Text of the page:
There has been as ever, some musical inspiration through all this – and on the playlist it’s been the aforementioned Jimi Hendrix set, the new Stephen Stills and Judy Collins album Everybody Knows ( a real warm pleasure) and the Led Zeppelin Definitive Beach Party June 27 1972 4 CD set, getting me in the mood for the official How The West Was Won remastered release – which is where we came in – 8 days to go and counting…and judging by my initial plays of the album – particularly on vinyl -there is much to celebrate. It’s a brilliant Led Zeppelin live album and it will be back on the streets for all to enjoy all over again.

As the London tube adverts are already proclaiming ”The classic 1972 live recordings from Los Angeles and Long Beach” – as I saw for myself while there yesterday….

Dave Lewis – March 15, 2018

Until next time, have a great weekend

Website updates compiled by Dave Lewis

with thanks to Gary Foy and James Cook

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  • Wools said:

    Dave thank you for the excellent revisit of the Coverdale/Page release 25 years on! I still believe that Jimmy’s Les Paul was found smoking after “Over Now” was recorded! I always thought that this release did not ever receive the attention that it should have received. Great work here!

  • Kurt said:

    Good comments, Page/Coverdale was a great moment for us diehards. In that Jimmy was rocking hard and his playing was fantastic. Coverdale’s vocals were very good, and yes, I’m in agreement with most of the comments on him. I was very disappointed that the tour didn’t happen, but it just seems unlikely to me that “ticket sales didn’t materialize” in the USA for this tour? I know my friends and I were all ready to get after it! I will need to revisit HTWWW, I liked it, but didn’t love it, I still gravitate towards TSRMS from 1973 tour, a high point for the band sonically. Regarding Jimmy today, I thought that maybe seeing Jeff Beck continue to push hard these past years would motivate Jimmy to get back out, however, that dosent seem to be the case, and that is OK with me, he is The Man, and can do whatever the hell he wants to do. The movie Might Get Loud was sublime. Of course I would always support him going back out, but he has meant so much to me (52 years old), I am at peace with it. I did not read the review of the new Hendrix because I want to hear it first, Cheers!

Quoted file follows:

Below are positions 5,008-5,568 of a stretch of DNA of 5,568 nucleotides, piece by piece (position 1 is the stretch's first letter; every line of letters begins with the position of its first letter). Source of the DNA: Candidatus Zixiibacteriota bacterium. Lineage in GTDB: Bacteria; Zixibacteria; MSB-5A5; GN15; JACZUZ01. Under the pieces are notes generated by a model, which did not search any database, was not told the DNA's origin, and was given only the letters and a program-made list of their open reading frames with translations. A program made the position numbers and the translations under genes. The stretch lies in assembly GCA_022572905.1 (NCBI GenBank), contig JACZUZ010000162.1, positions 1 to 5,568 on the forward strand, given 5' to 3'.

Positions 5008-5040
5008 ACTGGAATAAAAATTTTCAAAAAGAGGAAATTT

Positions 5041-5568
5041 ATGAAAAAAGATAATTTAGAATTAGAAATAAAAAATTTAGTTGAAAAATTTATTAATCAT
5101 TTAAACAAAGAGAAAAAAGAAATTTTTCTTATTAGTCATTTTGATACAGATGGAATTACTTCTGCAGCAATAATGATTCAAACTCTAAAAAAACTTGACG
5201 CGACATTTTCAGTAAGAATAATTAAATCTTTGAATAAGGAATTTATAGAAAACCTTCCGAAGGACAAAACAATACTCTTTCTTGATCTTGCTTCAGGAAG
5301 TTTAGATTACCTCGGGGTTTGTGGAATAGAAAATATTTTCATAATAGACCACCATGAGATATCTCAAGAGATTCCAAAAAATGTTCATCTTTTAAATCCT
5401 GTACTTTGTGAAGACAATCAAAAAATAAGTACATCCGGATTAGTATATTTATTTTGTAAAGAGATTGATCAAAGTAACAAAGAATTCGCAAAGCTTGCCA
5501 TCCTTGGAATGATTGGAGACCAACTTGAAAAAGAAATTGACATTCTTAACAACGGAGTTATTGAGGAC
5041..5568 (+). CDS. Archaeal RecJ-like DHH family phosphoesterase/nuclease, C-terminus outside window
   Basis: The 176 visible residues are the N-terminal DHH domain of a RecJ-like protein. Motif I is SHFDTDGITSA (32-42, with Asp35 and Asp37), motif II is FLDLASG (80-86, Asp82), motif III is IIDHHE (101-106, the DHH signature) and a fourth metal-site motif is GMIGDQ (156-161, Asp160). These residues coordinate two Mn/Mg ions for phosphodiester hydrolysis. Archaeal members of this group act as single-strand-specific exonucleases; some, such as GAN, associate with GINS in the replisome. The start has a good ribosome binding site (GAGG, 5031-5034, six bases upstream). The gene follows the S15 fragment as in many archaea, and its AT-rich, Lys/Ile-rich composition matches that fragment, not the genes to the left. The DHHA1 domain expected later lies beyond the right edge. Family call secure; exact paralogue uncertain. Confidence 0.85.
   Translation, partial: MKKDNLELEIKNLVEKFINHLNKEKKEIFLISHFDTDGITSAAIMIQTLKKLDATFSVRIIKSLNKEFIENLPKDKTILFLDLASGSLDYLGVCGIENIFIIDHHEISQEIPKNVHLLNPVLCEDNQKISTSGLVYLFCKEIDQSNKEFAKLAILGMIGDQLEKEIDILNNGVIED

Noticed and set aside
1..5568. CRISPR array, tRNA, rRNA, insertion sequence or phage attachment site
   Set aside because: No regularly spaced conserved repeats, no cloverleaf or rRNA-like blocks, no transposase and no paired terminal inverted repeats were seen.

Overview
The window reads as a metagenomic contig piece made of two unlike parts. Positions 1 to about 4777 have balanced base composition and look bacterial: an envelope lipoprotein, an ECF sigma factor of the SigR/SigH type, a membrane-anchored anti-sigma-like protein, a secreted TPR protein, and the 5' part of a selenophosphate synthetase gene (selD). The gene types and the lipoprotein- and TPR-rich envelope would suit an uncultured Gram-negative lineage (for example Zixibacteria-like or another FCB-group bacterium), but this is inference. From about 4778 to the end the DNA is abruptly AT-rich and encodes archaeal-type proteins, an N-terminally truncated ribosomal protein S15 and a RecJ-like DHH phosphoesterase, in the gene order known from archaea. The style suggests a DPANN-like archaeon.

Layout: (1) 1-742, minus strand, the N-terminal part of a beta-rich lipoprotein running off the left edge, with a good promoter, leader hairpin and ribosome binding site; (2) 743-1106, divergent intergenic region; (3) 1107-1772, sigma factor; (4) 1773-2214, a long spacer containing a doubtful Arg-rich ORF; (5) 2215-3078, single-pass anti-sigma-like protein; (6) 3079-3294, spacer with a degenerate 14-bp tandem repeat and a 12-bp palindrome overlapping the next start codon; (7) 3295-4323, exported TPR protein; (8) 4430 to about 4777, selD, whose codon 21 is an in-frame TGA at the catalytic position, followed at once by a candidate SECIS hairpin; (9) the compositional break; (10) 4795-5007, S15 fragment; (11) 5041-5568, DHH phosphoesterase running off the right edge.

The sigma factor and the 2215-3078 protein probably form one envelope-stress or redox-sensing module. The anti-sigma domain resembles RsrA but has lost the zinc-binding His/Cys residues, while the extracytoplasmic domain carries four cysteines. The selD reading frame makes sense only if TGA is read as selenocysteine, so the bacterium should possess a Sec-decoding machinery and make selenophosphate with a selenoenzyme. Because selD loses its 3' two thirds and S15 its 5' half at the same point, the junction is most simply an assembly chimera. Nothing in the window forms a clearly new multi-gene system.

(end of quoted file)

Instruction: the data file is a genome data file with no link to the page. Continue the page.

• Bob Flux said:

    I don’t like “rising to the bait” but, honestly, I feel a great need to stand up in David Coverdale’s defence here. Of course, everyone has a right to their own personal opinions, tastes and preferences, but there is so much unwarranted scorn and outright inaccuracies written throughout the Zep “community” – not just ont this page – that I get more and more tired and angry as I read it all.

    First up, let no-one knock his ability as a singer. Coverdale is – or, at least, was – one of the very, very best, and in his prime he sang with greater depth, tone, richness and emotion than some other singers we might mention. If you doubt me, go and dig out his late-70s solo albums, White Snake (the album, not the band) and – particularly – Northwinds, for example, and tell me if anyone could have sung those songs better than he. OK, so Coverdale singing Kashmir or IMTOD might not be music to your particular ears, but listen to Time and Again, Hole in the Sky or Say You Love Me, and you would, I hope, gain a new appreciation of a vocal talent that seems to pass many Zep fans by, thanks to the lazy “Zep clone” accusations that even lazier journalists throw at him. He is a remarkable singer.

    Robert Plant? Coverdale’s voice is absolutely nothing like his. Paul Rogers? Yes, there are (were) similarities, but their music is quite different and their voices aren’t exactly identical. “Ian Gillan wannabe on a good night in the karaoke bar”? How, exactly? Yes, he filled Gillan’s shoes in Purple, but wouldn’t you, if offered the chance? And he sounds absolutely nothing like Ian Gillan.